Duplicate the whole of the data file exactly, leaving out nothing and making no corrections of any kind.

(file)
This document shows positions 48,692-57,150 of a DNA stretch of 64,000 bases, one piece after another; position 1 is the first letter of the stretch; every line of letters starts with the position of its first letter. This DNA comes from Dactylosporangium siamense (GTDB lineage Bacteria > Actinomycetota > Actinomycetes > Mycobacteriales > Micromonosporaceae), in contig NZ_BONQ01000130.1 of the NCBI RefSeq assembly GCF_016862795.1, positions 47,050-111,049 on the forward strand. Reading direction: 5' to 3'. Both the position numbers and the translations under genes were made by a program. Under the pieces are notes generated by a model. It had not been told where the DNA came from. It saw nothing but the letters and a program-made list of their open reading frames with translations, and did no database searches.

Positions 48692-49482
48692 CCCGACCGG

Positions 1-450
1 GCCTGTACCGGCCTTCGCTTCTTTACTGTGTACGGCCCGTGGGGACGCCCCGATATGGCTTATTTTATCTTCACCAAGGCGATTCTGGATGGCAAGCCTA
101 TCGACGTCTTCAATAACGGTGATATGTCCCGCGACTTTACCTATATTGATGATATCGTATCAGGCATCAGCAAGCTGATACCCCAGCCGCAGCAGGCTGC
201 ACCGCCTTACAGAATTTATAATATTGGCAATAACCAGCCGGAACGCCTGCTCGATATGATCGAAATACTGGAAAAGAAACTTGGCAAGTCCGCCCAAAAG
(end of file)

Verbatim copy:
This document shows positions 48,692-57,150 of a DNA stretch of 64,000 bases, one piece after another; position 1 is the first letter of the stretch; every line of letters starts with the position of its first letter. This DNA comes from Dactylosporangium siamense (GTDB lineage Bacteria > Actinomycetota > Actinomycetes > Mycobacteriales > Micromonosporaceae), in contig NZ_BONQ01000130.1 of the NCBI RefSeq assembly GCF_016862795.1, positions 47,050-111,049 on the forward strand. Reading direction: 5' to 3'. Both the position numbers and the translations under genes were made by a program. Under the pieces are notes generated by a model. It had not been told where the DNA came from. It saw nothing but the letters and a program-made list of their open reading frames with translations, and did no database searches.

Positions 48692-49482
48692 CCCGACCGG

Positions 1-450
1 GCCTGTACCGGCCTTCGCTTCTTTACTGTGTACGGCCCGTGGGGACGCCCCGATATGGCTTATTTTATCTTCACCAAGGCGATTCTGGATGGCAAGCCTA
101 TCGACGTCTTCAATAACGGTGATATGTCCCGCGACTTTACCTATATTGATGATATCGTATCAGGCATCAGCAAGCTGATACCCCAGCCGCAGCAGGCTGC
201 ACCGCCTTACAGAATTTATAATATTGGCAATAACCAGCCGGAACGCCTGCTCGATATGATCGAAATACTGGAAAAGAAACTTGGCAAGTCCGCCCAAAAG